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The Advisor As Coach

Learn the basics to coaching employees and some compelling reasons to view yourself as more than just an employer. By Dick Zalack

By Dick Zalack

As your business grows, you need to expand your role as leader, and reduce or give up your roles as manager and producer. If you want your business to grow and stay successful, you have to become a coach to your employees.

Regardless of what you decide to do, you become a full-time coach as soon as you hire your first employee.

Traditionally, small-business owners have a difficult time training their staff properly because they don’t usually have the financial resources to send them to programs or develop an in-house training system. The answer is for the owners to become trainers, coaches or mentors and drive their philosophies—how they do things, and illuminate their principles—why they do those things.

Regardless of what you decide to do, you become a full-time coach as soon as you hire your first employee. You might as well become a good one.

Three steps to coaching
There are three steps involved in coaching:

  1. Become crystal clear about your philosophy and principles. This takes introspection and lots of writing and rewriting to synthesize them into as few words as possible. If you can’t reduce your philosophy to words, there is no way you can teach them.

  2. Determine the results you expect from your business and from every activity within the business. If you don’t know what success is, how will your employees know if they are being successful? If your employees don’t have your philosophy as a guideline, they will provide their own.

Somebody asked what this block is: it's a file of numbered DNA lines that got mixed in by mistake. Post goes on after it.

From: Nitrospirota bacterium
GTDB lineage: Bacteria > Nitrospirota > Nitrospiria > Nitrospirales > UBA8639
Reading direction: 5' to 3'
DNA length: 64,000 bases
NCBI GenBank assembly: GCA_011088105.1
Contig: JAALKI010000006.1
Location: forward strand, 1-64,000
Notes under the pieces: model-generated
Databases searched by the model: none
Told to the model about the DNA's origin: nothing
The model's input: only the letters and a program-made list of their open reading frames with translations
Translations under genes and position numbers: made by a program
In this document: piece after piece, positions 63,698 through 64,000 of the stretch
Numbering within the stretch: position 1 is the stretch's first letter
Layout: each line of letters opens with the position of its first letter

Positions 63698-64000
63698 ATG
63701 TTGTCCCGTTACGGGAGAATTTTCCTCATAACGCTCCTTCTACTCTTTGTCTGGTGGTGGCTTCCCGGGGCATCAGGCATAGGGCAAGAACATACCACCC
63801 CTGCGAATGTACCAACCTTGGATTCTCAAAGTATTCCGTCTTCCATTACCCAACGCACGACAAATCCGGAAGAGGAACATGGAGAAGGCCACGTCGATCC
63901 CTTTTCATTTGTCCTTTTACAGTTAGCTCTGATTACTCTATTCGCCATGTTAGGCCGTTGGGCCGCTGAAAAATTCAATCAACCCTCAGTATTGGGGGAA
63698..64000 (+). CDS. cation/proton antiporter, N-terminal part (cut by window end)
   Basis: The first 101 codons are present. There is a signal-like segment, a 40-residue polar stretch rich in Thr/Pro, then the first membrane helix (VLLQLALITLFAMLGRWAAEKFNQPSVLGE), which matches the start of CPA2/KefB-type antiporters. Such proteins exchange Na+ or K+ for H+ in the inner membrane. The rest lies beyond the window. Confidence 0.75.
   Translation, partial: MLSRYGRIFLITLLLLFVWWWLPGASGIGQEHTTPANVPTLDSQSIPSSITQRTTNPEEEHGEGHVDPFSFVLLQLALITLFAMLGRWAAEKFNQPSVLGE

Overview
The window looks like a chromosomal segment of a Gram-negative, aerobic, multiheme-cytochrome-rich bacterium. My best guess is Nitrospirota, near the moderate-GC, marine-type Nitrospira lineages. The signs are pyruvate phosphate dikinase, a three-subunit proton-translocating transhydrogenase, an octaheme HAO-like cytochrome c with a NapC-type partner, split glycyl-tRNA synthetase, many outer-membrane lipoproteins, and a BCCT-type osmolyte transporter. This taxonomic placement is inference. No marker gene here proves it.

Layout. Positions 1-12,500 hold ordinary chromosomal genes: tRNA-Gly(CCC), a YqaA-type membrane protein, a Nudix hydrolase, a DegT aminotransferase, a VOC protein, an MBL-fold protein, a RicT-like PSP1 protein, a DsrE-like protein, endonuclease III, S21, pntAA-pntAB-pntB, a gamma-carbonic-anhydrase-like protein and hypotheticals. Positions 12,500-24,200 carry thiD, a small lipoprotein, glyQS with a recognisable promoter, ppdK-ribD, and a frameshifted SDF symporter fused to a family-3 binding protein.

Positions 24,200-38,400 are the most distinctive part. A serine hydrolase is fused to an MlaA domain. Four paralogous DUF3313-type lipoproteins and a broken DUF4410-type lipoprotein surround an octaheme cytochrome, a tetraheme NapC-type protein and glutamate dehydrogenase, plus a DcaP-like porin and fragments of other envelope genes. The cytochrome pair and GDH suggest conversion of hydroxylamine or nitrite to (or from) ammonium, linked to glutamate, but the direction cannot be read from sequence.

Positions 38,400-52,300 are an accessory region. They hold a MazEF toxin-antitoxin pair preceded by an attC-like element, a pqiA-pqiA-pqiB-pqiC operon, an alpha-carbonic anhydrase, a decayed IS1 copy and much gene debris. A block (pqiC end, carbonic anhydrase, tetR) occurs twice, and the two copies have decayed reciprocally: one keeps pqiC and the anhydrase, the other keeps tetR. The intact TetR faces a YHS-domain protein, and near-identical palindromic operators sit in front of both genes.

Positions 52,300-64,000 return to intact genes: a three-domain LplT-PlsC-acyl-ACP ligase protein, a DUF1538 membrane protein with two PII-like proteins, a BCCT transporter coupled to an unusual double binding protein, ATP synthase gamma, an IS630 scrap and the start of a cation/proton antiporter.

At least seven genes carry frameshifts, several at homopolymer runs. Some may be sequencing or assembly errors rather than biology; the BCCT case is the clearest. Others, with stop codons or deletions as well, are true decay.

3. Just do it. Become the coach. Start the process. Schedule formal coaching and evaluation sessions, which you and your employees need to write into your calendars as legitimate appointments during the business day. The time you spend on these activities is time that you are investing in your business.

Steps to success
Whether in business or sports, you must follow these steps to become a successful coach:

  1. Clearly communicate the result you desire. If your employees don’t know what you expect, they can’t possibly achieve it.

  2. Have your employees communicate the desired results to you. Feeding this information back to you is an indication that they understand it, and the process of conveying it to you reinforces it in their minds.

  3. Have them perform. You can only read about how to swim for so long; then you have to jump in the pool. Push them in.

  4. Evaluate their results. See where they are and where they’re going. And whether the results are positive or negative, make sure you allow them to create the next action steps—with your immediate guidance.

In your coaching, remember that employees are by nature risk averse. You will have to encourage them to continue on the right path and have them identify the wrong ones. To become truly empowered, employees have to create their own ways of doing things, which follow your philosophy and principles. If you only tell them what to do, how to do it, and when to do it, you will create nothing more than robots that you will have to constantly control.

And that’s not the way to grow a business.

Based in Cleveland, Dick Zalack is president and founder of Focus Four, which helps entrepreneurs develop personal strategic plans, and ResultsPlus, which helps small-business owners develop systems to train and motivate their staff. Contact him at 330-225-0707 or at or


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